Table of content A-Z

 

burdock

 

Botanical name: Articum lappa


Große Klette

 

Burdock is at home in Europe, Asia Minor, the Caucasus, Siberia and North America, as well as in some parts of Asia.

It is a wild plant which is, however, purposely cultivated today in the USA, Japan and Taiwan. In Europe its cultivation is limited to France and Belgium. While burdock used to be important even in Germany as both a food and a medical remedy, it is now forgotten.


Availability


The roots are harvested from September to December, the leaves and stems from May to September. They are not processed by the food industry.


Appearance, taste, characteristics


Burdock is a biennial plant with large, rough leaves and a small, ball-shaped head. These small heads, or burs, have small tips with barbs and cling to the coats of animals, thus spreading the seeds.


Ingredients


Burdock contains tannins and mucins, as well as essential oils. Water-soluble mucins have a soothing effect on the mucous membranes, while the water-insoluble mucins have a positive effect on the gastrointestinal tract and regulate the bowel movement.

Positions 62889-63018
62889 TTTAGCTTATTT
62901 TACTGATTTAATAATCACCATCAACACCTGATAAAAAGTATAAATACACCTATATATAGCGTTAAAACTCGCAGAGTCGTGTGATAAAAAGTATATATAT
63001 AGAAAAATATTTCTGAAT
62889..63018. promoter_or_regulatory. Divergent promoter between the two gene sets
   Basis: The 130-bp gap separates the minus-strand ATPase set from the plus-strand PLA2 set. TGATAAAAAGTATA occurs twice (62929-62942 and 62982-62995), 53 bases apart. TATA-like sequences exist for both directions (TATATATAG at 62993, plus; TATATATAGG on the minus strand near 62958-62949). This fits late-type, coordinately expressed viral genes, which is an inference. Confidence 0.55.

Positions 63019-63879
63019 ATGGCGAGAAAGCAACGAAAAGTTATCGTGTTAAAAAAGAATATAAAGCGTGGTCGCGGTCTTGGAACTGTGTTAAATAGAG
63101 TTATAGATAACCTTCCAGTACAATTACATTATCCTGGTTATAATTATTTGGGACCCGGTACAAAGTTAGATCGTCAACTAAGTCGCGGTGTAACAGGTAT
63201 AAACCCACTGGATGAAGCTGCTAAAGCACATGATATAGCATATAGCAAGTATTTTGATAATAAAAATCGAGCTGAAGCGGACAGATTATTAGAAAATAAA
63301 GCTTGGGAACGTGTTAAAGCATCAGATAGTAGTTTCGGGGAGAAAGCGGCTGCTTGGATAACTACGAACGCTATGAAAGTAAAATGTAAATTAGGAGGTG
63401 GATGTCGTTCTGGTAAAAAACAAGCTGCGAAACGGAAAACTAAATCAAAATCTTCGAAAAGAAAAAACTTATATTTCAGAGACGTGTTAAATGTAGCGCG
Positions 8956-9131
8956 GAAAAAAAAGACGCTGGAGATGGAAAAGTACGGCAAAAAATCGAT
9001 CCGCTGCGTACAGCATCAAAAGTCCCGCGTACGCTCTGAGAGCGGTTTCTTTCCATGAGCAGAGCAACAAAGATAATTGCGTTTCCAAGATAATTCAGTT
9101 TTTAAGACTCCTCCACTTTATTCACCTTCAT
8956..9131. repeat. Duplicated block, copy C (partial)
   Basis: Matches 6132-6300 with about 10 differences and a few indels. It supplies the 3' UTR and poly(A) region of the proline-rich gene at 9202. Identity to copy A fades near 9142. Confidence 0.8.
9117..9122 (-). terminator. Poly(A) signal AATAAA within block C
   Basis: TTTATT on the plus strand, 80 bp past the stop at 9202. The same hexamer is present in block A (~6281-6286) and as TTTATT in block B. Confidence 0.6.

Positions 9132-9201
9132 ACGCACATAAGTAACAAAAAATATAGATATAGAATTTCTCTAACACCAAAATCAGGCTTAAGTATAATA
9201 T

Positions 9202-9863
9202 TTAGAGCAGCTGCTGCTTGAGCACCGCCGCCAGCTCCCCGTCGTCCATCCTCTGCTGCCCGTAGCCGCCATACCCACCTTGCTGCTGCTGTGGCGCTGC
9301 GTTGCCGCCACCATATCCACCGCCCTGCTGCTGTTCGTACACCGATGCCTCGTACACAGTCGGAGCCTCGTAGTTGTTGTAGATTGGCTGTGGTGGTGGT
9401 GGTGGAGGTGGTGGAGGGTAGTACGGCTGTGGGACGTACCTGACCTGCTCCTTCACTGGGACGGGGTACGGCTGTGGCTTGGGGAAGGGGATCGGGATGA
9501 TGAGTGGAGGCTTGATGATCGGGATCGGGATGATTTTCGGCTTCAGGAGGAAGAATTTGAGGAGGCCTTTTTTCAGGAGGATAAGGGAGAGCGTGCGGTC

At approximately 130 mg per 100 g, the vitamin C content of burdock is very high.

The roots contain about 45% inulin and up to 12% protein.


Quality criteria, optimal storage conditions


Well-cooled and in an atmosphere with high humidity, the roots remain fresh for several weeks. If they are stored too long, they become spongy, stringy and rotten.


Presumed effect on health


The roots have a depurative effect (purifying the blood) and are used, prepared as an infusion, for rheumatism and gout.


Form of consumption, use, processing, practical tips for preparation


The leaves and stems of burdock can be used to prepare salads.

The roots can be eaten raw, like black salsify, and go well cooked as an accompaniment to numerous dishes. They can also be baked, roasted and deep-fried.

 

 

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